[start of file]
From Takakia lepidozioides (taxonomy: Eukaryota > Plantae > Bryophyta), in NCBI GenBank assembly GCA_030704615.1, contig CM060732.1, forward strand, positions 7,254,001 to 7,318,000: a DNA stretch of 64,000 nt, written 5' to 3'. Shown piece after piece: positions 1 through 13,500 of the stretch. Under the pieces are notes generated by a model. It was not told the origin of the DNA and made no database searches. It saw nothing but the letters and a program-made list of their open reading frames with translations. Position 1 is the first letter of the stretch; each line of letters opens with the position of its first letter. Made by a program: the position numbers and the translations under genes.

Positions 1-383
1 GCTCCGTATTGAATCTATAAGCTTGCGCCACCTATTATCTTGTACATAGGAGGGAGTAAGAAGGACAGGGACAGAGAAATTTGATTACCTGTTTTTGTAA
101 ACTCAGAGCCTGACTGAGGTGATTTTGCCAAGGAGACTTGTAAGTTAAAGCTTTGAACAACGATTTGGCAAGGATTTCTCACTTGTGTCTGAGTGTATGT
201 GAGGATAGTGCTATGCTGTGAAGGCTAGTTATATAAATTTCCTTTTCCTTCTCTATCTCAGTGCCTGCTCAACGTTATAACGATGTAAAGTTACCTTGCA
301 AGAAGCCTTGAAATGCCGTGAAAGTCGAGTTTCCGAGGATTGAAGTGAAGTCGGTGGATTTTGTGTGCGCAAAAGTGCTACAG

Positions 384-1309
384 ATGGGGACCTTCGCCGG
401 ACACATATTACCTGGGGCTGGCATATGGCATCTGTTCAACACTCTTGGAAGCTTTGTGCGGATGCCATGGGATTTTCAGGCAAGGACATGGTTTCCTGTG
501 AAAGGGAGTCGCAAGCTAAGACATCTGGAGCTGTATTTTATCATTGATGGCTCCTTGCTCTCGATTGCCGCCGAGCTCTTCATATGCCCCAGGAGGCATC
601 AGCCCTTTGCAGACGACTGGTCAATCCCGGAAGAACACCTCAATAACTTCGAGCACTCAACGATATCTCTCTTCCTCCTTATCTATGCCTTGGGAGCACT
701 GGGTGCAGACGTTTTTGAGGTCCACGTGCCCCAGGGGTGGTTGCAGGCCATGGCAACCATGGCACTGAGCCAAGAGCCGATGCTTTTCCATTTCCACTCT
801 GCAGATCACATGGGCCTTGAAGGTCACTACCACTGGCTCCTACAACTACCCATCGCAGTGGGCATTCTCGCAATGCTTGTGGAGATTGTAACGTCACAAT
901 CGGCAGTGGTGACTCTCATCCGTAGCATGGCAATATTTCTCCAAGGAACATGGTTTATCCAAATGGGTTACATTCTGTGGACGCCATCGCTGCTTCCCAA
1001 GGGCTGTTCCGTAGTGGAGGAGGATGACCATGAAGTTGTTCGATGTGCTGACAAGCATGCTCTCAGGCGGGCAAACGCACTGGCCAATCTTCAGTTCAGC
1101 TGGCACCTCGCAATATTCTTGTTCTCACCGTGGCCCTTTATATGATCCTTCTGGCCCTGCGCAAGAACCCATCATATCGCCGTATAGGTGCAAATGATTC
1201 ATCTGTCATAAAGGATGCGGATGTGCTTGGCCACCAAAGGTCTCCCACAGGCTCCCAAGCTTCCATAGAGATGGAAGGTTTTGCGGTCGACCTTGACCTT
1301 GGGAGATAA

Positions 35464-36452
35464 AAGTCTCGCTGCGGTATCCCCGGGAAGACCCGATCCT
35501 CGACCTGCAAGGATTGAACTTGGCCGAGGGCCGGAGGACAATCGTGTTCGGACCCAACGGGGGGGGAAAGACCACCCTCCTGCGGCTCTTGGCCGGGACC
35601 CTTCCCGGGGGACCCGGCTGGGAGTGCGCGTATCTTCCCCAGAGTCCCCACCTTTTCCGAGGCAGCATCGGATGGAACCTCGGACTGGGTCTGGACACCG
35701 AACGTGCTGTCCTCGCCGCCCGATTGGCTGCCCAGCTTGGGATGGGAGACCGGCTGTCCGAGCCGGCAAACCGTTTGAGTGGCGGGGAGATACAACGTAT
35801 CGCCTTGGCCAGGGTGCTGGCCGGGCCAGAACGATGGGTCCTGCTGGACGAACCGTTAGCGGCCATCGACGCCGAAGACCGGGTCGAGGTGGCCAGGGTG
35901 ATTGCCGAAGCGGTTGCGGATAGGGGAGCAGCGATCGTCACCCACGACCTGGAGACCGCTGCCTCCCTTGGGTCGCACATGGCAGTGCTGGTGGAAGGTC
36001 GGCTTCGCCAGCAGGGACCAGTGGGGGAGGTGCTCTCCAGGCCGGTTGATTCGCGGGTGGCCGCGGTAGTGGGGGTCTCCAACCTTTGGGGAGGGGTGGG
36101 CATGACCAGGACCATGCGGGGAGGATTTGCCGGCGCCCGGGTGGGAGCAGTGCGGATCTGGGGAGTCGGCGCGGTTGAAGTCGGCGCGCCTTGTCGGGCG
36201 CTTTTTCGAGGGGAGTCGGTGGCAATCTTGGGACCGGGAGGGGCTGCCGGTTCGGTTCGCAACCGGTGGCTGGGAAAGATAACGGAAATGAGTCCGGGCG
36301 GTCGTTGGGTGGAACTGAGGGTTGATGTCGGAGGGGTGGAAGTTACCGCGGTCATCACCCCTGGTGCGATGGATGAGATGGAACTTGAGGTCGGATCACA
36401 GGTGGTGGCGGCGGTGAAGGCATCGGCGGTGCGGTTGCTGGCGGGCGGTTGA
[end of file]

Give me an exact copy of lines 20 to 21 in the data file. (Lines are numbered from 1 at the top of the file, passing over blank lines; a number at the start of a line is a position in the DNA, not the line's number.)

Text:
35464 AAGTCTCGCTGCGGTATCCCCGGGAAGACCCGATCCT
35501 CGACCTGCAAGGATTGAACTTGGCCGAGGGCCGGAGGACAATCGTGTTCGGACCCAACGGGGGGGGAAAGACCACCCTCCTGCGGCTCTTGGCCGGGACC